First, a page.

If you want to help stop Norovirus spreading don’t go to hospital - and move your toothbrush away from anywhere near the toilet basin.
A nurse has explained that the most important thing people from Cornwall who are ill with the sickness or diarrhoea virus can do to prevent the spread of the highly infectious bug is stay away from hospital.
She also suggests that people can also reduce spread at home by moving their toothbrush away from the toilet.
Cases of Norovirus are causing some disruption in hospital and people are being urged to be alert to symptoms and to follow advice on self-care and minimise the risk of spread.
A ward at the Royal Cornwall Hospital, Treliske, remains closed and there are reports of cases in nursing homes and schools elsewhere in the county.
Norovirus causes unpleasant symptoms such as sickness, diarrhoea, stomach cramps, a temperature, headache and aching limbs and is highly contagious.
There is no specific treatment for the bug and most people make a full recovery within two days. Some people, usually the very young or elderly, may become dehydrated and require hospital treatment.
Norovirus can cause problems in hospitals and care homes if brought in by visitors. Once on the wards, the bug can lead to cancelled operations, delayed recovery and prevent other patients from being admitted. Anyone who has, or is recovering from Norovirus, should avoid visiting hospitals or care homes. You should still go to the emergency department if you need emergency medical attention, but please tell staff if you have diarrhoea or sickness symptoms.
Lisa Johnson, Nurse Consultant Director of Infection Prevention and Control at NHS Kernow said: “Cases of Norovirus continue to affect our hospitals and care homes, so we need everyone to reduce the spread of the virus by remembering the basic rules of good hygiene. This will help reduce the spread of bugs and infections. You can reduce the risk by washing your hands properly, especially after using the toilet and before eating and avoiding contact with people with symptoms.”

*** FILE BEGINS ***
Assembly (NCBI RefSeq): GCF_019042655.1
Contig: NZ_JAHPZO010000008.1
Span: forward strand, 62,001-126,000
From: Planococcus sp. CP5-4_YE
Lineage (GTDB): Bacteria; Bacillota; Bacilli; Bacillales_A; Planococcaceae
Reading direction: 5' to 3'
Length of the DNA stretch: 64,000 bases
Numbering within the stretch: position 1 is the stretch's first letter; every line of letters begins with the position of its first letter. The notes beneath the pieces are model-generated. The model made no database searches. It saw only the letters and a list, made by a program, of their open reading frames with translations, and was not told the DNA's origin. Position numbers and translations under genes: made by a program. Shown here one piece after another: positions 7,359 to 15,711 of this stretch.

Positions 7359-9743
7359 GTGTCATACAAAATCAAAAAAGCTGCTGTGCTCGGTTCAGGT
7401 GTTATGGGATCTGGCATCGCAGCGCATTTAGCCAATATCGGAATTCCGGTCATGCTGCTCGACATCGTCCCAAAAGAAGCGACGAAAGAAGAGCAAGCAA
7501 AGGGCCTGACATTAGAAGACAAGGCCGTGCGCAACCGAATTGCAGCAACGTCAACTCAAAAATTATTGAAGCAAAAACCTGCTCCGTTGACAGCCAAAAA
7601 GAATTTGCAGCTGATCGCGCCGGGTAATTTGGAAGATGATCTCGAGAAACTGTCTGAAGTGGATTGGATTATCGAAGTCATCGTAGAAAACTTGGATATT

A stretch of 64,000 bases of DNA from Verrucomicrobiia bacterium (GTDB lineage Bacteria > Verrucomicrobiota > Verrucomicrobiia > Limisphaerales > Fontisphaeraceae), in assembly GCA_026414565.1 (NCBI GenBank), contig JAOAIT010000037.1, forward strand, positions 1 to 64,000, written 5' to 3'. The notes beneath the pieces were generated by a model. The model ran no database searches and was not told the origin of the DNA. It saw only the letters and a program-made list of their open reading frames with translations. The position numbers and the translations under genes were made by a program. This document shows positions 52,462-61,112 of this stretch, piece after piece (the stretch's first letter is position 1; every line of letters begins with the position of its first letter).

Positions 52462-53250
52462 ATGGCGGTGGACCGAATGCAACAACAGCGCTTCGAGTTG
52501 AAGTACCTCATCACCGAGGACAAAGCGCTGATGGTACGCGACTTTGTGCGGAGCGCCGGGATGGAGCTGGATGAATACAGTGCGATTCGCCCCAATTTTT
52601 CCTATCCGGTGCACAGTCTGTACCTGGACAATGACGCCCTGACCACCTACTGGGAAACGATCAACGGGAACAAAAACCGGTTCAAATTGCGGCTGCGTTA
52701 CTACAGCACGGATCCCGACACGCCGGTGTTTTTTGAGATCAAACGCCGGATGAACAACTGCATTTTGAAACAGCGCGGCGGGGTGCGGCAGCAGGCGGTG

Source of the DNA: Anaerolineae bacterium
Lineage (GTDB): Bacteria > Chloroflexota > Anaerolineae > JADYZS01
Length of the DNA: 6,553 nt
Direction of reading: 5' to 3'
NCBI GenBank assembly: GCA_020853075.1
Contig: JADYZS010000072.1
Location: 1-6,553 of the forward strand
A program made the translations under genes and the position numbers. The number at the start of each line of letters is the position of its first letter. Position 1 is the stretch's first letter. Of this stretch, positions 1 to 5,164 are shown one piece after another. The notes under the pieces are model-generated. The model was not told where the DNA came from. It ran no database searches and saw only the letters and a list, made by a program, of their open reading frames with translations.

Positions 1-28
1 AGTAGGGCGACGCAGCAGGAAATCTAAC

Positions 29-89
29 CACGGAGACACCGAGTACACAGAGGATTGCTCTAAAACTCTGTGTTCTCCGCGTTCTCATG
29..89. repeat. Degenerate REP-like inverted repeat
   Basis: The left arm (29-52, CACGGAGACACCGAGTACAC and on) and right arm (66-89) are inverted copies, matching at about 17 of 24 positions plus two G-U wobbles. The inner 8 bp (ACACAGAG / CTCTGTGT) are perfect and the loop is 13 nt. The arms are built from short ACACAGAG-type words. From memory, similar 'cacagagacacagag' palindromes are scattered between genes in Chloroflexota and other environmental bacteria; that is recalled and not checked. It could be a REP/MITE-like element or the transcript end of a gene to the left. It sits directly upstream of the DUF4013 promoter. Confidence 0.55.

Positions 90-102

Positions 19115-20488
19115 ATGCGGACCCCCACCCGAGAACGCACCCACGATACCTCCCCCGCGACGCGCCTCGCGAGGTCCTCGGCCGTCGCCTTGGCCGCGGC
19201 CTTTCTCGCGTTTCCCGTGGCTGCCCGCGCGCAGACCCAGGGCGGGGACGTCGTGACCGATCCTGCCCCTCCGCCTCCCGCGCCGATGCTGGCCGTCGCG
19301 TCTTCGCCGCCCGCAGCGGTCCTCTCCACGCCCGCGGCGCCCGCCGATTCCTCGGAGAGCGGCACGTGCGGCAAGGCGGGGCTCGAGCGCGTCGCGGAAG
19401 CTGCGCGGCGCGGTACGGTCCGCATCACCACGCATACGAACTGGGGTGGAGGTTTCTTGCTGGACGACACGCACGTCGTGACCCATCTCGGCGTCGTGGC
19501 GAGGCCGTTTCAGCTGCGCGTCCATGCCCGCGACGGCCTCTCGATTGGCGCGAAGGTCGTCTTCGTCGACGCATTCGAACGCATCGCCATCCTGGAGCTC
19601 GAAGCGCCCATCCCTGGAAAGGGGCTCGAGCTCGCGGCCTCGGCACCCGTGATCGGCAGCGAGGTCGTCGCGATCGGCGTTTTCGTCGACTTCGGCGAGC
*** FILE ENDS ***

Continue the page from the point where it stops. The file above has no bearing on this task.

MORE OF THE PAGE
The nurse also has some top tips about other ways you can reduce the risk of catching Norovirus such as moving the toothbrush away from near the toilet basin.
She said: “You might not give leaving your toothbrush in its holder above the toilet a second thought. When someone in the household has diarrhoea and vomiting, if Norovirus is the cause, it can spread very rapidly to anyone who uses the same bathroom. Flush handles, door handles, taps, toothbrushes and the basin can all become contaminated with the virus. Scrupulous cleaning after symptoms reduces contamination. Move the toothbrushes and give everyone separate towels to limit the chances of spread.
Lisa added: “If you do get a bug like this, please don’t visit someone in a hospital or care home for at least three days after symptoms have disappeared, otherwise you could be putting vulnerable people at risk. Staff can plan for hospital visits from people who have Norovirus in exceptional circumstances if they are forewarned.
“People with suspected Norovirus who have hospital outpatients appointments should telephone outpatients to establish if it is appropriate for them to attend, and anyone needing emergency care should declare their symptoms as soon as they arrive.”
Simple precautions can reduce the spread of Norovirus:
- Drink plenty of fluids to prevent dehydration
- Have plenty of rest
- Thorough hand washing to prevent others becoming infected. Always clean your hands with soap and hot water when entering and leaving a hospital, nursing home or anywhere else where there are vulnerable people
- Do not handle or prepare food for other people for a minimum of 48 hours until symptom free
- Avoid contact with anyone suffering from the virus for two to three days after they are completely free of symptoms
- Medical advice should be sought if symptoms continue beyond 48 hours
- Call the NHS 111 helpline if symptoms do not quickly subside or you have additional concerns; visit NHS Choices website or your pharmacist.
You can listen to full interview with Lisa Johnson, Nurse Consultant Director of Infection Prevention and Control, here.